Moving to Holland is not easy, but it's worth the effort. This blog tells the story of shifting from American life in Pittsburgh to Expat life in the Netherlands,
and all of our European adventures that follow.

Wednesday, August 17, 2011

Every beginning has an end,

and every end has a new beginning.

As on the day when we boarded that plane over 3 years ago to move from Pittsburgh to Amsterdam, with only 6 suitcases and a lot of unanswered questions, today we boarded the plane to move 'home.'  It is surreal.  Mixed emotions are to be expected, but we are predominately excited to be moving back to the United States.

We will certainly miss the numerous outdoor cafes, especially the ones next to a lovely canal or harbor, where you can sit for hours.  We'll miss easily taking a train to explore new cities, and experiencing all of the various festivals in different countries.  We'll also miss some of the "common sense" or "personal responsibility" policies like, for example, being able to go to a city festival, parade, outdoor concert, the movies, or barbecue in the park, and have a beer or glass of wine.  And, of course, we'll miss the great friends that we've made. 

It is nice, though to look forward to being in the same time zone as our family (or closer to it).  We look forward to starting our own family (in time).  We'll be able to read and understand our mail when we get it!  And, if you have an issue with a utility or anything, you can pick up a phone and there will be a polite and helpful customer service representative there eager to help you (free of charge).  Being able to run errands at shops after 5:00 on weekdays, so our entire weekend is not spent doing so... that will be nice, too.  Not to mention having a car back, especially for grocery shopping, so we don't have to carry or bike with everything.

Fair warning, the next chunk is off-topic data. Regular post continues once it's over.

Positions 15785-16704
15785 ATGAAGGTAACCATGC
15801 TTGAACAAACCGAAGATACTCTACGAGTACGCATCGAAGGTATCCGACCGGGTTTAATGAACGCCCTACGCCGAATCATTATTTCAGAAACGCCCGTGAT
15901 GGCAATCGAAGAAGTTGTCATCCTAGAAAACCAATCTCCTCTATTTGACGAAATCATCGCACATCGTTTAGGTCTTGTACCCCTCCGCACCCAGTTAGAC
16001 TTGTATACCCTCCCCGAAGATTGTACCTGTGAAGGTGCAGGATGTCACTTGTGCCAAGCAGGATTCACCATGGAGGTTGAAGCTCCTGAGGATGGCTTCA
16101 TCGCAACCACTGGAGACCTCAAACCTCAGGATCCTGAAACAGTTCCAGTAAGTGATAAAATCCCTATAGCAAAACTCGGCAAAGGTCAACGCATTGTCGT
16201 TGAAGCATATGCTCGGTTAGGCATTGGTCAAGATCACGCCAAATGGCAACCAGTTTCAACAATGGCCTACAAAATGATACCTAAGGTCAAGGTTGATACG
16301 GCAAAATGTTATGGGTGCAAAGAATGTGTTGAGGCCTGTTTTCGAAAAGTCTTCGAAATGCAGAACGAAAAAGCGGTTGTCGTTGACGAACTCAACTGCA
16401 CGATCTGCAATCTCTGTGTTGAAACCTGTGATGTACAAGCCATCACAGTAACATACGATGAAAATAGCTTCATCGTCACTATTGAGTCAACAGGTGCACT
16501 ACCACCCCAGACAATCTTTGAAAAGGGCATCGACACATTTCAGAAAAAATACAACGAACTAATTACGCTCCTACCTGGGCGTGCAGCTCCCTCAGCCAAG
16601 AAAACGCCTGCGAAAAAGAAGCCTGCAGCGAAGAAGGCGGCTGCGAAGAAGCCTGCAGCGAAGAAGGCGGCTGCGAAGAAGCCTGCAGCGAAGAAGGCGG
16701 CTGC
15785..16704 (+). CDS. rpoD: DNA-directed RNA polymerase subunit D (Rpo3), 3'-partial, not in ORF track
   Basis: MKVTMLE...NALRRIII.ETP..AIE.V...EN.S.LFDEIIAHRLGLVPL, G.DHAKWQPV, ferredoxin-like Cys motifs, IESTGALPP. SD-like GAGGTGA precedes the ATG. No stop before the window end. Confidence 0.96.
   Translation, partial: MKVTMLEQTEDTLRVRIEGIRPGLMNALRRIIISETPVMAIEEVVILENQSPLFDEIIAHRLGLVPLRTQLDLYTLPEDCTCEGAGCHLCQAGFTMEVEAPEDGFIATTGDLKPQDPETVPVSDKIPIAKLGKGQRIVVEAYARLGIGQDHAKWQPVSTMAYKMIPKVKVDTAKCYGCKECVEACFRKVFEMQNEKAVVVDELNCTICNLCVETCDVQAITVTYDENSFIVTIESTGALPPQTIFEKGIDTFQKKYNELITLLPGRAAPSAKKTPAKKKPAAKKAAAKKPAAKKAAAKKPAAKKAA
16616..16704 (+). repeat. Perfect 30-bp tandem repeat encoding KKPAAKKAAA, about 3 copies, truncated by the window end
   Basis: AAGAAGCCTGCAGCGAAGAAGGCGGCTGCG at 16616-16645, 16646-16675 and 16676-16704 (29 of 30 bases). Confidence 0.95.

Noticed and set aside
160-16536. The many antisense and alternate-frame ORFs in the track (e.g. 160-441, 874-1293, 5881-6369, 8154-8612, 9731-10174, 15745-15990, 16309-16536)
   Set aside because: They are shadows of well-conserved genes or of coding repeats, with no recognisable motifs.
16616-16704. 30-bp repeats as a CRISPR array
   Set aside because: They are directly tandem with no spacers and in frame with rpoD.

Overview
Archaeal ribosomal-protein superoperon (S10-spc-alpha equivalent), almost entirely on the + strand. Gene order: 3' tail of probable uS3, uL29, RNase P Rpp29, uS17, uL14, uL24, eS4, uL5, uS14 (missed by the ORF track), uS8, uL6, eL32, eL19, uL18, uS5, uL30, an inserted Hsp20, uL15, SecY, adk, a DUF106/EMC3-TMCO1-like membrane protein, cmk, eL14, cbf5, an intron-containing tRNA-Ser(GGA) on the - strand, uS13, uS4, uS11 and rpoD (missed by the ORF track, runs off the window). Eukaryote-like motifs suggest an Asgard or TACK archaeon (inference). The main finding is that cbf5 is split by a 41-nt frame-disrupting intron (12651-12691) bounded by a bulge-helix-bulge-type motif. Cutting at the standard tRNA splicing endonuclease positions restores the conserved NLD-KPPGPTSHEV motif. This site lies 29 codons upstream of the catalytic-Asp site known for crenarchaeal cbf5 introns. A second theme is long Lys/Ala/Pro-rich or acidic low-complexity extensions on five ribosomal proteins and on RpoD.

We do not know what New Hampshire holds for us.  Even though we'll be back in the US, it will likely be a different experience than we've had before.  But, we are nothing if not adaptable.  After this Expat experience, we have learned a lot, and grown a lot, and we are confident that we can carve out our home wherever we may be.


Tot Ziens Rotterdam!

Tuesday, August 16, 2011

It's not a red herring,

they really love this stuff!

There are few things quite as typically Dutch as a herring stall (maybe second to that is an Oliebollen stall in the winter). The origins go way back to their fishing and trading days over a 1000 years ago.  Raw herring, caught in the North Sea, cleaned, with it's head and bones removed, and conserved in in salt.  It is usually served with diced, raw onions, and sometimes with pickles.

Mmm... now doesn't that look lekker?!

And the typically Dutch way to eat it: pick it up by it's tail, and slide it into your mouth in one fell swoop. Like so:

You'll often see people walk up to the stall such as this, put a two Euro coin down, and be handed a herring without ever exchanging a word. Now that is Dutch efficiency!

So, we felt like it was our duty to get the complete Dutch experience by trying the slippery, slimy, smelly fish delicacy... and we waited until literally the last day to do it.  Here is the proof!

Confident in my abilities, I went first.  

Not looking so certain anymore once I have a mouthful of herring. 

Chad was, shall we say, not pleased with the idea.

But, he was a sport.